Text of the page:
Saturday, March 17, 2007

Wilson High's "Peace" problem solved!

Wilson High School administrators have gone all wobbly about students’ writing “Peace” on the Hillsdale school’s windows. Seems that "Peace" is a political statement.

My sources tell me that if the word isn’t expunged early next week, the student painters face suspension.

“Peace” as a problem?

Let’s see, we have “Peace be with you,” “Peace of Mind,” “Let peace begin with me,” “The US Peace Institute,” “Go in peace,” “Blessed are the peacemakers,” and “Peace studies.”


OK, agreed, context shapes meaning. Let’s assume that in this time of war the word “peace” might be taken as opposition to war in general, and the bungling, bellicose Bush Administration/Halliburton oil-grab in Iraq in particular.

Now that we are hyper-aware of context, what do we make of Wilson's martial mascot—the helmeted Trojan, who is either a battle-ready warrior or the logo for a contraceptive (subtle message there, kids)?

Either way, isn’t the mascot a political statement? As an opponent of war, I’m personally offended by the thoughtless choosing of Trojan warrior as a mascot, just as I am that the biggest sports rivalry in the state is called “The Civil War.”

Many “family values/anti-sex education” activists might have problems with a beneath-the-radar condom logo association—especially now that I’ve pointed it out to them.

And if politics is a problem, the school itself is named after Thomas Woodrow Wilson. Here we have double trouble. Wilson was both a politician and the winner of the 1919 Nobel Peace Prize. Yes, you read it right: "Peace Prize."


So here’s my suggestion: if the school can be named after a politician and a Nobel Peace Prize winner, and the mascot can be a warrior or a contraceptive logo, then the name and the mascot are fair game for “Peace” and non-violent heroes.

In the name of “Peace,” let’s rename the school “Peace High School” and make its mascot Gandhi. The sports teams can be called “The Passive Resisters” (known for unusual defensive play) and the cheer from the throngs can be Gandhi’s call for peaceful change: “Satyagraha! Satyagraha!” which roughly means “Seek Truth!”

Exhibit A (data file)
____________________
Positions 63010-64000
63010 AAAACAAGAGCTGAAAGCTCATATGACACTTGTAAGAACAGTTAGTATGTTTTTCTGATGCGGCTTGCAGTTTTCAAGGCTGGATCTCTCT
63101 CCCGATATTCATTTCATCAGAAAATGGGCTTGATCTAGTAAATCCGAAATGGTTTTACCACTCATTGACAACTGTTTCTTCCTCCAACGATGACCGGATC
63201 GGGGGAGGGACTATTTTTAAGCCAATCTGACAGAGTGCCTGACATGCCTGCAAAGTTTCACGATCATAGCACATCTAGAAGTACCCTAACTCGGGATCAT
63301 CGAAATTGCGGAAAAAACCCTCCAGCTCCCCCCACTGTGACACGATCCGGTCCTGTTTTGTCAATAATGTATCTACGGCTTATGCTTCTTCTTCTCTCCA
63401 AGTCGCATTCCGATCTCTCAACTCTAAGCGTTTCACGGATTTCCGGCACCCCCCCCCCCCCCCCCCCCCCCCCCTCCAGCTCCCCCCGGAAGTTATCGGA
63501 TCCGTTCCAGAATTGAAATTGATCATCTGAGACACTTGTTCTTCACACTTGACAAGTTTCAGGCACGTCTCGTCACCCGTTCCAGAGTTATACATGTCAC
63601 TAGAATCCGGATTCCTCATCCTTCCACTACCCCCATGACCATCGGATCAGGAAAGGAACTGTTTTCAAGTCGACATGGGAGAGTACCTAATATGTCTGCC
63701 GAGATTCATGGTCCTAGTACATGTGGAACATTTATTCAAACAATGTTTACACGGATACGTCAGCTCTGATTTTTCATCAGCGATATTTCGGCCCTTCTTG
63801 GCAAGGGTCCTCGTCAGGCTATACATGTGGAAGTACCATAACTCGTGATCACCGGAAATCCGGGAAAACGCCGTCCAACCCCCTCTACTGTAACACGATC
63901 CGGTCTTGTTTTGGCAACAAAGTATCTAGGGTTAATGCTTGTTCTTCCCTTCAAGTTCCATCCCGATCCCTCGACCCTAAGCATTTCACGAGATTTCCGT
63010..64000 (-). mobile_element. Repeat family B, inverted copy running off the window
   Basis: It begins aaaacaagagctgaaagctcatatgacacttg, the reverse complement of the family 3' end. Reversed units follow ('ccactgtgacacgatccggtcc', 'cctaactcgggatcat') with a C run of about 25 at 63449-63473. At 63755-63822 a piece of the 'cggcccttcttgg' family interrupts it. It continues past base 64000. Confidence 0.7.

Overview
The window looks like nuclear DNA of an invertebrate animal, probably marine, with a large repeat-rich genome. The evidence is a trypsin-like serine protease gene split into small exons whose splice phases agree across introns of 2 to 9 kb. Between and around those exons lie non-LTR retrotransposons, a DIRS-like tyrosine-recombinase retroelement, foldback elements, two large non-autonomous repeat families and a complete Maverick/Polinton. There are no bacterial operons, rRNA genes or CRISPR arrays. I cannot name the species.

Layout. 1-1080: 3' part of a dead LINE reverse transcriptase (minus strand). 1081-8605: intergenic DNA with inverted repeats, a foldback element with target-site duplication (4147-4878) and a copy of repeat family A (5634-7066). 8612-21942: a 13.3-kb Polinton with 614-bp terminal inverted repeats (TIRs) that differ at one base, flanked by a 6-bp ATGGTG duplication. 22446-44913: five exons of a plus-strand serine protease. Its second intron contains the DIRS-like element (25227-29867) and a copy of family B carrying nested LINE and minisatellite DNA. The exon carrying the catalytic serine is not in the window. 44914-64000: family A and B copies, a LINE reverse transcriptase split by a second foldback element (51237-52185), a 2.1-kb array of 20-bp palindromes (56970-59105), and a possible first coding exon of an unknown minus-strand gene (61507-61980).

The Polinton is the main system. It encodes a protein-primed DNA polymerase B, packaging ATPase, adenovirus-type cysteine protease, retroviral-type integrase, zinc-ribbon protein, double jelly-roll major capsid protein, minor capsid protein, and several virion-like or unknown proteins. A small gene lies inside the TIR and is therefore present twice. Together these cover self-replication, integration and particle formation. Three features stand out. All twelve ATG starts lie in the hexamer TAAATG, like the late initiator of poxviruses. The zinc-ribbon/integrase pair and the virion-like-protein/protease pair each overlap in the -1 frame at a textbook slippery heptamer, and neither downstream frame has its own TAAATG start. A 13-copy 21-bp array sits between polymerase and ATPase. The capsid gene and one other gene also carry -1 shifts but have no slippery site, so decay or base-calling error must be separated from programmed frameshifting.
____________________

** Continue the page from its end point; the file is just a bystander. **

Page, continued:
"Seek Truth!" indeed.


Labels: , , , , , , ,

Friday, March 16, 2007

Only 38 days left! Are you ready?

Thirty-eight days left? Are you ready to meet what?

Your blank TV screens, of course.

Yes, it's another inspiring TV-B-Gone/TV Turnoff Week post.

First, repeated posts on this subject require this rhetorical inoculation—hold still, you won't feel a thing:

Psst, this blog shills for no one—and no thing, including clever stealth TV remotes.

The "Three-Eyed Red One" (see photo) is just trying to level the media playing field with the blog-spatula it's been given.

I mean, think of all those effusive articles glorifying this or that flat-screen TV. The stories never question whether you need pulsating plasma panels planted on your walls in the first place.

Well, a growing legion of us is asking you—and ourselves.

So, as TV-Turnoff week nears on April 23, the excitement mounts.

Only 38 days left! Not too early to ask how you and your family are planning to celebrate. (Remember, tips and benefits are here at this special Kaiser Permanente TVTO site as well as at the TV Turnoff Network site.)